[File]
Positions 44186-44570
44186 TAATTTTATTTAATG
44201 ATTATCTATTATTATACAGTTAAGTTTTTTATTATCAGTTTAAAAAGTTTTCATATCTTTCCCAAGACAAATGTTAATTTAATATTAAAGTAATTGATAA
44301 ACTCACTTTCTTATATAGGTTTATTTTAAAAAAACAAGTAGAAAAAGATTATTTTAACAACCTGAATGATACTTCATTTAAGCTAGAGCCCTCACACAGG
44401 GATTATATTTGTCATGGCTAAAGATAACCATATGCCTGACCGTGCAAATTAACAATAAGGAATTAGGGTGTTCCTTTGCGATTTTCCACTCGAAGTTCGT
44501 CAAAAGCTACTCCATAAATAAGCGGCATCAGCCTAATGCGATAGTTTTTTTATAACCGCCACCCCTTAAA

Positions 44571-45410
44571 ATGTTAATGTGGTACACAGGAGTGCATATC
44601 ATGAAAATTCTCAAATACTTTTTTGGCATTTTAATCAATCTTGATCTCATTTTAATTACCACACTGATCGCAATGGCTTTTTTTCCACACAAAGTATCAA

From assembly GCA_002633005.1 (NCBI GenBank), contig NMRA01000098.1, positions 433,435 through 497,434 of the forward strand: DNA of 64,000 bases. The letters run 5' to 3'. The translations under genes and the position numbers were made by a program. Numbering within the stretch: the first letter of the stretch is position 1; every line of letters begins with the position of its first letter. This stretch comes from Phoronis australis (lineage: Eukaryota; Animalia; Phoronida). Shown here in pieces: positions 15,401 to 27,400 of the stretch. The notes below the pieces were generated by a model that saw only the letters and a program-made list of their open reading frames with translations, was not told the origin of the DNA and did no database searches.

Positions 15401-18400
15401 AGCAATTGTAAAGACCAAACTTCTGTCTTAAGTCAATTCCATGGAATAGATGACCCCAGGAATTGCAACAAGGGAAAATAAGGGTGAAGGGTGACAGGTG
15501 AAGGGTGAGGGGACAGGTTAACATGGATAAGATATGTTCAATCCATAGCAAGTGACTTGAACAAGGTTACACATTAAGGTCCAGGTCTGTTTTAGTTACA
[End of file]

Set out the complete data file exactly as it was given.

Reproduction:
Positions 44186-44570
44186 TAATTTTATTTAATG
44201 ATTATCTATTATTATACAGTTAAGTTTTTTATTATCAGTTTAAAAAGTTTTCATATCTTTCCCAAGACAAATGTTAATTTAATATTAAAGTAATTGATAA
44301 ACTCACTTTCTTATATAGGTTTATTTTAAAAAAACAAGTAGAAAAAGATTATTTTAACAACCTGAATGATACTTCATTTAAGCTAGAGCCCTCACACAGG
44401 GATTATATTTGTCATGGCTAAAGATAACCATATGCCTGACCGTGCAAATTAACAATAAGGAATTAGGGTGTTCCTTTGCGATTTTCCACTCGAAGTTCGT
44501 CAAAAGCTACTCCATAAATAAGCGGCATCAGCCTAATGCGATAGTTTTTTTATAACCGCCACCCCTTAAA

Positions 44571-45410
44571 ATGTTAATGTGGTACACAGGAGTGCATATC
44601 ATGAAAATTCTCAAATACTTTTTTGGCATTTTAATCAATCTTGATCTCATTTTAATTACCACACTGATCGCAATGGCTTTTTTTCCACACAAAGTATCAA

From assembly GCA_002633005.1 (NCBI GenBank), contig NMRA01000098.1, positions 433,435 through 497,434 of the forward strand: DNA of 64,000 bases. The letters run 5' to 3'. The translations under genes and the position numbers were made by a program. Numbering within the stretch: the first letter of the stretch is position 1; every line of letters begins with the position of its first letter. This stretch comes from Phoronis australis (lineage: Eukaryota; Animalia; Phoronida). Shown here in pieces: positions 15,401 to 27,400 of the stretch. The notes below the pieces were generated by a model that saw only the letters and a program-made list of their open reading frames with translations, was not told the origin of the DNA and did no database searches.

Positions 15401-18400
15401 AGCAATTGTAAAGACCAAACTTCTGTCTTAAGTCAATTCCATGGAATAGATGACCCCAGGAATTGCAACAAGGGAAAATAAGGGTGAAGGGTGACAGGTG
15501 AAGGGTGAGGGGACAGGTTAACATGGATAAGATATGTTCAATCCATAGCAAGTGACTTGAACAAGGTTACACATTAAGGTCCAGGTCTGTTTTAGTTACA